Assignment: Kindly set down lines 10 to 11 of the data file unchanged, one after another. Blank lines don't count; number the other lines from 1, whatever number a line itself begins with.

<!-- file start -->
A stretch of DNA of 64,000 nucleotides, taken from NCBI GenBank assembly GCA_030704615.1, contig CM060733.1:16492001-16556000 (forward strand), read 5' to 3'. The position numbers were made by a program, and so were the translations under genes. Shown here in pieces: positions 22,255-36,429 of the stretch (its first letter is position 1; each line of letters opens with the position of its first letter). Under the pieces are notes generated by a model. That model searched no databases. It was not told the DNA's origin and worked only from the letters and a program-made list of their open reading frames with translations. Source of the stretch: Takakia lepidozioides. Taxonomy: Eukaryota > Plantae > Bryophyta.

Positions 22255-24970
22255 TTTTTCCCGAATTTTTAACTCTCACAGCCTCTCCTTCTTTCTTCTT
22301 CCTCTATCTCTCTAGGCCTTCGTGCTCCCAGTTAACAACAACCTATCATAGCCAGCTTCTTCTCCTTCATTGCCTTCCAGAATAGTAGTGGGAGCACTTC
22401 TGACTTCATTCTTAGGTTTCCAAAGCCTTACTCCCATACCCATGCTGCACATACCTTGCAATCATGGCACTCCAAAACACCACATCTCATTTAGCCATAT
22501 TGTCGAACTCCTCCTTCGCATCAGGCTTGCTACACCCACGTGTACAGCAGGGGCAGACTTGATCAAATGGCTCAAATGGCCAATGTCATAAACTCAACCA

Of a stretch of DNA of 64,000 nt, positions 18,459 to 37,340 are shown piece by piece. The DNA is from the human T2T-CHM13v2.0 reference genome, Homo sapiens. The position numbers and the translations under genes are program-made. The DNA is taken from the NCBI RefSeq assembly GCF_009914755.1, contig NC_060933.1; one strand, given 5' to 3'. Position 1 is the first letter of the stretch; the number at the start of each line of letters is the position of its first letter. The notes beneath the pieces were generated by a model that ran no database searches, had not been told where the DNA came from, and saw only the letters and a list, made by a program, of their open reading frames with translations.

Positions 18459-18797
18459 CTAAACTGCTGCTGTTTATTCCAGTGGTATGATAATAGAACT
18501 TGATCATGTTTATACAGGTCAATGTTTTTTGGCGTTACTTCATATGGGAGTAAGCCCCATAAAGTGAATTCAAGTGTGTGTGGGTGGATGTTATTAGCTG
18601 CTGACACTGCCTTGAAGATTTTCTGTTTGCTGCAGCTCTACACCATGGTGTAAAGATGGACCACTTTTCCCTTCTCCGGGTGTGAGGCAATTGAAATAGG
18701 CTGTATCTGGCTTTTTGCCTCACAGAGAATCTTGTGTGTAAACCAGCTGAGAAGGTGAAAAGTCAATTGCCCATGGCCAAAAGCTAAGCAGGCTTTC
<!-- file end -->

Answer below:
18501 TGATCATGTTTATACAGGTCAATGTTTTTTGGCGTTACTTCATATGGGAGTAAGCCCCATAAAGTGAATTCAAGTGTGTGTGGGTGGATGTTATTAGCTG
18601 CTGACACTGCCTTGAAGATTTTCTGTTTGCTGCAGCTCTACACCATGGTGTAAAGATGGACCACTTTTCCCTTCTCCGGGTGTGAGGCAATTGAAATAGG